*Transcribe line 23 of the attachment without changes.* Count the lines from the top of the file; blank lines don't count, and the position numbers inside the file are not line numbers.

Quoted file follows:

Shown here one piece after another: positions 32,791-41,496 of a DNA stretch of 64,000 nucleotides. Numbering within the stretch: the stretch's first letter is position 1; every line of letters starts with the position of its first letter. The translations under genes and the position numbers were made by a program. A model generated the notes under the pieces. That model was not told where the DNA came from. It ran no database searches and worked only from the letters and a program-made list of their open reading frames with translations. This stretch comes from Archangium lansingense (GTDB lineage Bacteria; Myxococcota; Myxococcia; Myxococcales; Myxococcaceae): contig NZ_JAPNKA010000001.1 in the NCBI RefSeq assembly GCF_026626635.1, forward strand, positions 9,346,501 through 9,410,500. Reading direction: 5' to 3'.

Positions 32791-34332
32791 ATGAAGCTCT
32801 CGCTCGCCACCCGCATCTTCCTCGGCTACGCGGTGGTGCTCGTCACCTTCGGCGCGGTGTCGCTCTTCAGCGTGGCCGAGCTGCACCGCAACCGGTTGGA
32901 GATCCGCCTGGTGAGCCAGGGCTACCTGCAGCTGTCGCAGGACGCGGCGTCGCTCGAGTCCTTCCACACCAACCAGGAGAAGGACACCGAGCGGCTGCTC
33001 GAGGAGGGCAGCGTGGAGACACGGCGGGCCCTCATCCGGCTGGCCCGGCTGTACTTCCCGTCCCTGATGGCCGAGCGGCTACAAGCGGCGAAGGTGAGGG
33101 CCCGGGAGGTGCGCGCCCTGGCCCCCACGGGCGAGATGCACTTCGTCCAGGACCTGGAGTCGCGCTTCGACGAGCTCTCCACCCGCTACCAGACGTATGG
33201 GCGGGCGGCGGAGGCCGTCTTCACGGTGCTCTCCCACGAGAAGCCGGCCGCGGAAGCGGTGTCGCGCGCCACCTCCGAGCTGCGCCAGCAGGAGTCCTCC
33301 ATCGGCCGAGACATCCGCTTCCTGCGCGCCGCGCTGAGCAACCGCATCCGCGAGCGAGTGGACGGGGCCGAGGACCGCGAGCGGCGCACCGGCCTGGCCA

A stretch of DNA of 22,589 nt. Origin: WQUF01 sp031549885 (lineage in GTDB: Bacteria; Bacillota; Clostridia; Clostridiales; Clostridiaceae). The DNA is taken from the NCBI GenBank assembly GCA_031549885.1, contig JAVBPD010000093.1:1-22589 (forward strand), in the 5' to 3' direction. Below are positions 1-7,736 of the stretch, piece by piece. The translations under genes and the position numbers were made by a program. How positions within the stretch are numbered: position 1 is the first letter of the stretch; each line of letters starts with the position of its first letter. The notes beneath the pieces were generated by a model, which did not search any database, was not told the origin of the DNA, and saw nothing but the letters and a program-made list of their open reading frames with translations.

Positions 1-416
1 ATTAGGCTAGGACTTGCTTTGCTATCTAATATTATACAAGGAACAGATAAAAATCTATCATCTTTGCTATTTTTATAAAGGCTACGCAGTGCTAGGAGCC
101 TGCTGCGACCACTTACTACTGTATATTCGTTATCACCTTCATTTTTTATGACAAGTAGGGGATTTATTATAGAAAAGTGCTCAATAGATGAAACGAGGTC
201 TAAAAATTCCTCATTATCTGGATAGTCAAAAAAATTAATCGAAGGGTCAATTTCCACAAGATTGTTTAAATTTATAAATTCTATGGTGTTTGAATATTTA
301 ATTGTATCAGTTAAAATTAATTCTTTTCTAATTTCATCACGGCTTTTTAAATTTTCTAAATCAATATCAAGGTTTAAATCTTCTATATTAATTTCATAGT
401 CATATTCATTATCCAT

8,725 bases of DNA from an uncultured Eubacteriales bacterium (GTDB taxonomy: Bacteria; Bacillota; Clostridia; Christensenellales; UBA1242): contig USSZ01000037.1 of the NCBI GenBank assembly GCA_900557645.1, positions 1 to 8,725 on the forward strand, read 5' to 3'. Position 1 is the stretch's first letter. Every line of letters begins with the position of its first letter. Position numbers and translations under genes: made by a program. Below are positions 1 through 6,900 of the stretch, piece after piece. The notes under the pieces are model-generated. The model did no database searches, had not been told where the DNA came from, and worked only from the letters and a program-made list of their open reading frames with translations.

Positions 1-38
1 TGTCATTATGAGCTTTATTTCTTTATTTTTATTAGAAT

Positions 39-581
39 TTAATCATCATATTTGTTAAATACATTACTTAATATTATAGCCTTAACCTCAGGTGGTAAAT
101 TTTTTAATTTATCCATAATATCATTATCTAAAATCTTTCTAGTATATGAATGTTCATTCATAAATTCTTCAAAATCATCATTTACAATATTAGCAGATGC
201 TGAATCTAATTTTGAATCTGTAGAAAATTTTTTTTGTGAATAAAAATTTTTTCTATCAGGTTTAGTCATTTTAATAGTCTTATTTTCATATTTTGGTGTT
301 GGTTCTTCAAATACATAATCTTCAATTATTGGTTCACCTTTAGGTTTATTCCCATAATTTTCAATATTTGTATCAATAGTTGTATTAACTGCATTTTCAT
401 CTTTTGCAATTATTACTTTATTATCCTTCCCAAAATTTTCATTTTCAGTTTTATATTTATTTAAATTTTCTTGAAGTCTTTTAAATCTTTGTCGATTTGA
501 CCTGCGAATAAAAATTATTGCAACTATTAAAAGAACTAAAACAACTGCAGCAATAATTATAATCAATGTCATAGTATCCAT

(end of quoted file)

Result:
201 TGAATCTAATTTTGAATCTGTAGAAAATTTTTTTTGTGAATAAAAATTTTTTCTATCAGGTTTAGTCATTTTAATAGTCTTATTTTCATATTTTGGTGTT